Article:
No record of the mysterious Gustav Klimt painting being sold in Austria

THE Portrait of Miss Lieser, Missing for 100 years, it was sold on Wednesday for 30 million euros, a low estimate for this painting of unclear provenance.

THE Portrait of Miss Lieser by Gustav Klimt, a missing painting that recently resurfaced was sold for 30 million euros in Vienna on Wednesday, a record in Austria despite the gray areas surrounding its provenance. Valued at between 30 and 50 million euros, it will eventually sell at the end of a range of estimates from the house of “im Kinsky”, a far cry from the 86 million euros achieved in June 2023 in London for another canvas by the artist.

This event remains no less historic, “no comparable work” according to Claudia Mörth-Gasser, head of the modern art section at Im Kinsky, it has never been offered in the artist’s native country. “Nobody expected a picture of this importance to reappear, which had disappeared for a hundred years.”he says, while the previous Austrian record stands “only” 7 million euros for a Flemish painting sold in 2010.

This resurrected and unsigned portrait caused a sensation. Especially since it is very well preserved and has never left Austria. Since its unveiling in January, people have rushed to admire it at pre-sale exhibitions in Switzerland, Germany, Great Britain and Hong Kong.

And, of course, at home in a magnificent Baroque palace in the heart of the capital, surrounded by master sketches and other works by contemporaries such as Egon Schiele, which also feature in the sale, which is due to start at 15:00 (15:00 GMT) .

Helene, Annie or Margarethe?

Begun in 1917 and left unfinished, the canvas depicts a young brunette with precise features, adorned in a large cape richly decorated with flowers against a bright red background. The painter died the following year, and the identity of the model is still shrouded in mystery, hotly debated in the professional press.

Who is this young Viennese from the wealthy upper middle class who visited the workshop of the adored genius of his time nine times? Only one thing is certain: he comes from the Lieser family, a great Jewish industrial dynasty, patron of the artistic avant-garde. But is she one of two daughters named Helene and Annie of Henriette (Lilly) Lieser, a wealthy divorcee who pioneered women’s emancipation? Or his brother-in-law Adolf Margaretha, as claimed by the first complete catalog of Klimt’s works, produced in the 1960s? The only known photograph of the painting to date, probably taken in 1925 as part of an exhibition, would suggest that it belonged to Lilly Lieser that year.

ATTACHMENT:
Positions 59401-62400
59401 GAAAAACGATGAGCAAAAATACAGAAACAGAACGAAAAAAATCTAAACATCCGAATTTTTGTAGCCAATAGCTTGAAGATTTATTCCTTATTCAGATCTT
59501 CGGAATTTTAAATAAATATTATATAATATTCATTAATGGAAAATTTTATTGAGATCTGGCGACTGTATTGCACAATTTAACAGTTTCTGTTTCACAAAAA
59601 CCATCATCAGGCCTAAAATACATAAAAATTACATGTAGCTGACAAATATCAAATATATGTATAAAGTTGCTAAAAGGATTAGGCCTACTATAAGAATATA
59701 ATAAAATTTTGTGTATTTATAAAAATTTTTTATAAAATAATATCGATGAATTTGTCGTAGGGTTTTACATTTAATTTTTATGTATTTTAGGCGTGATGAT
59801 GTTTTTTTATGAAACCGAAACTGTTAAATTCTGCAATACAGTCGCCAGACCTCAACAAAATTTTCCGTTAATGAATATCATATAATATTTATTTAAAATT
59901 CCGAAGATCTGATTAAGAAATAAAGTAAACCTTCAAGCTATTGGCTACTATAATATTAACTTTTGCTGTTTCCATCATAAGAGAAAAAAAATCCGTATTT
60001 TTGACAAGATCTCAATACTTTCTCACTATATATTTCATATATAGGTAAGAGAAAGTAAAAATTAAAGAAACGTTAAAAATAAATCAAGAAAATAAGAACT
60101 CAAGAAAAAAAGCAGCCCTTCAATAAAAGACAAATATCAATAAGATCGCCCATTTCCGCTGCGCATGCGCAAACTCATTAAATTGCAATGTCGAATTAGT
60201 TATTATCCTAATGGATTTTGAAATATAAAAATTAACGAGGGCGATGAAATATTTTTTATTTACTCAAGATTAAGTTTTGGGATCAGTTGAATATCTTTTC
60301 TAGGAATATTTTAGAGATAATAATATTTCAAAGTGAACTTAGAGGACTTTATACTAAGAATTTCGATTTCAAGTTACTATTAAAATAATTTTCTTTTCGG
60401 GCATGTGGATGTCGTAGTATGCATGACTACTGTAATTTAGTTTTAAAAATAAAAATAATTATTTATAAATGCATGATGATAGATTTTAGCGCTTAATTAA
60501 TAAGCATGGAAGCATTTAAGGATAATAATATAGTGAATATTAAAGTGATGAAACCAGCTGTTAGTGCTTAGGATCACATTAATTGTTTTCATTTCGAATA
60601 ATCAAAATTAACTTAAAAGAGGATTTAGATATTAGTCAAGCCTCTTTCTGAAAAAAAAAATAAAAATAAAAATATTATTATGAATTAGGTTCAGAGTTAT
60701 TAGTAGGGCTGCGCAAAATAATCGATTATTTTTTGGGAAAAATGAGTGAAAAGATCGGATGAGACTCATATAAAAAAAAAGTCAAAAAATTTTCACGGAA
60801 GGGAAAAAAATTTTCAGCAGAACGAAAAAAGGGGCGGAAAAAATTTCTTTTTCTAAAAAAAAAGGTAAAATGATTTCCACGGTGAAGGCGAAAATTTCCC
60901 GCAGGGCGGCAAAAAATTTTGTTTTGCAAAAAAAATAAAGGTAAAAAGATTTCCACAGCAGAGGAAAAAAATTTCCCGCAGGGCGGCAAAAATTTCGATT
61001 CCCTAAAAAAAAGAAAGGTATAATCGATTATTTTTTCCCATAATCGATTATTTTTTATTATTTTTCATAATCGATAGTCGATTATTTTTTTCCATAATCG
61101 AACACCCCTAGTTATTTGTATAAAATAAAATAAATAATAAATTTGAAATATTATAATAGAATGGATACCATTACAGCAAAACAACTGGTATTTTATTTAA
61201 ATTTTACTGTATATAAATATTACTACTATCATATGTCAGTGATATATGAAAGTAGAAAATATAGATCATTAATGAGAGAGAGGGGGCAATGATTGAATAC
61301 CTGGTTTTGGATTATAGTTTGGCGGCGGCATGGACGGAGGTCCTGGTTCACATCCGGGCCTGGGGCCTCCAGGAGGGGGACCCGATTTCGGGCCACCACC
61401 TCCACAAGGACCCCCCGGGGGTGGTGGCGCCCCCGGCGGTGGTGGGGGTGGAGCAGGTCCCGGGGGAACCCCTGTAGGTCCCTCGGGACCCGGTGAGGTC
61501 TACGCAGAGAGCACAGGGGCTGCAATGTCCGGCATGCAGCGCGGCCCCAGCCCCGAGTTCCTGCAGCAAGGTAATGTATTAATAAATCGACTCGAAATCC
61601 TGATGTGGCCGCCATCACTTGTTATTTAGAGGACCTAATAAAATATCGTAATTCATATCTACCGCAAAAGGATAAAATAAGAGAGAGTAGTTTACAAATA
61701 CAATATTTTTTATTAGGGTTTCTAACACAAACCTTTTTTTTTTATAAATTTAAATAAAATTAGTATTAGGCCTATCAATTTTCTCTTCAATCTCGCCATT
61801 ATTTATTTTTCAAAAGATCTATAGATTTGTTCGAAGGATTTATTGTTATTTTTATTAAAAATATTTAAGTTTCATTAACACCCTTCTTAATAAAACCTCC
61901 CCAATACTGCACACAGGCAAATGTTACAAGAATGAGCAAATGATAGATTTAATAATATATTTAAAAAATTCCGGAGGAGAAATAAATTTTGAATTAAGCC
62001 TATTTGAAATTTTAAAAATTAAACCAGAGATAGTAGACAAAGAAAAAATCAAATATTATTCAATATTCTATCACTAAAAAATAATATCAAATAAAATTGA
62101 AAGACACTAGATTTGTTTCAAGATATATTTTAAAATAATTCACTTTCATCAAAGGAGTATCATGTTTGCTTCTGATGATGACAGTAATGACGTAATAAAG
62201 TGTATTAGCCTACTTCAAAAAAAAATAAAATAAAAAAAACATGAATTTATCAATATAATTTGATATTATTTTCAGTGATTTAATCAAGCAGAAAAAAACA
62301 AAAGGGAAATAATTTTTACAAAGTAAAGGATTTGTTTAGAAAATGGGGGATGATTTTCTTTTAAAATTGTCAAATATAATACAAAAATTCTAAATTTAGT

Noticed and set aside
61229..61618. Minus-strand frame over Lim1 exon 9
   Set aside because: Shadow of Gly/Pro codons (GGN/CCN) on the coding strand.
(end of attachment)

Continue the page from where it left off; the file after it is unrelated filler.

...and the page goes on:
Nazi businessman

According to the diary Der Standard, which is based on correspondence archived in an Austrian museum, she may have entrusted it to one of her employees before her death during deportation at the end of 1943. The painting then appeared with a Nazi merchant in front of her daughter, after which it was inherited by distant relatives in order. But for Kinski, who specializes in restitution proceedings, it is a “hypothesis among others”. After the war, the painting, unlike other goods, was never claimed by one of Lieser’s three descendants, all of whom survived.

Claudia Mörth-Gasser, bound by confidentiality, explains to AFP that her employer was contacted two years ago by the owners, who wish to remain anonymous, asking for legal advice. Im Kinsky informed the current beneficiaries of the two Lieser branches, who live mainly in the United States. Some traveled for the painting before signing a contract with the owners, removing the barrier to selling the painting. Nothing has been leaked about the terms of this amicable agreement, and experts criticize the process, which is considered too fast, despite the uncertainty about the fate of the work of immense value.

“Its origin has not yet been fully elucidated”he should have taken time to do a deeper investigation, the weekly reports Profile Monika Mayer, head of the archive at the Belvédère museum, in which they are famous Kiss by Klimt.

The comments were confirmed by Erika Jakubovits, cultural director of the Jewish community in Vienna, which has been involved in the restitution of works of art stolen by the Nazis for decades. “For me “Portrait of Mademoiselle Lieser” still brings up too many unsolved questions “, she explained Republic who conducted a major investigation into the subject image.“I believe that this case should be the subject of an independent and thorough investigation and its history should be accurately reconstructed, as is the case with any image analyzed in restitution. And the investigation should be independent of the auction house, the current owner and the heirs. It would be better to clarify all these questions before selling. In addition, the painting was not presented in the United States for fear that it would be seized by the courts in the event of a dispute, as is the rule for works suspected of robbery.

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